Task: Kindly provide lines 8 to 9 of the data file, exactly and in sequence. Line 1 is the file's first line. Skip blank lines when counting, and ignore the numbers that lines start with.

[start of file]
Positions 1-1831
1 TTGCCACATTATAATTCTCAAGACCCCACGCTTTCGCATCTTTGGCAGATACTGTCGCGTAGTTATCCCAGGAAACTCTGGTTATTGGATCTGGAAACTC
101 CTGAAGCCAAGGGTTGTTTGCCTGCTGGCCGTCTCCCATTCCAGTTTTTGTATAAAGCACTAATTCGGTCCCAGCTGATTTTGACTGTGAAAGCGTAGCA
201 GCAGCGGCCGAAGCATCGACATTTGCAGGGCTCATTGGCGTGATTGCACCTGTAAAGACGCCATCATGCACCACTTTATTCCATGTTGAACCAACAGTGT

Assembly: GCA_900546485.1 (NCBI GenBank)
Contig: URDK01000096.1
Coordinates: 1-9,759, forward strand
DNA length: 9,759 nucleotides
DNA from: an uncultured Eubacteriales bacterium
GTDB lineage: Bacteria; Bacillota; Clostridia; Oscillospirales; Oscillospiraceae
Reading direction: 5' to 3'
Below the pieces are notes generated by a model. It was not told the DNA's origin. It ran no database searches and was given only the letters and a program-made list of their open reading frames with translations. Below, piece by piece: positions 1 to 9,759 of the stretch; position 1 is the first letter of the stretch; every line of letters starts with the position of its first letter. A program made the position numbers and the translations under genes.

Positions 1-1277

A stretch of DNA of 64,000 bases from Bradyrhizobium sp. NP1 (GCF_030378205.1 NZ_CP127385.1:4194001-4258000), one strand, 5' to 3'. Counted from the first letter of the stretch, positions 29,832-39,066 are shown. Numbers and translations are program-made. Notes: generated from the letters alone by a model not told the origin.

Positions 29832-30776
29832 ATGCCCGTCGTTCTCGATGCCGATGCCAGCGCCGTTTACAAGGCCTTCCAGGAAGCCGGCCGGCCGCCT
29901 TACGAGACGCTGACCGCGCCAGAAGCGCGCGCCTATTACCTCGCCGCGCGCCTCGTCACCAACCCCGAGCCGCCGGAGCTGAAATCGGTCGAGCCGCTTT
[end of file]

DNA length: 9,759 nucleotides
DNA from: an uncultured Eubacteriales bacterium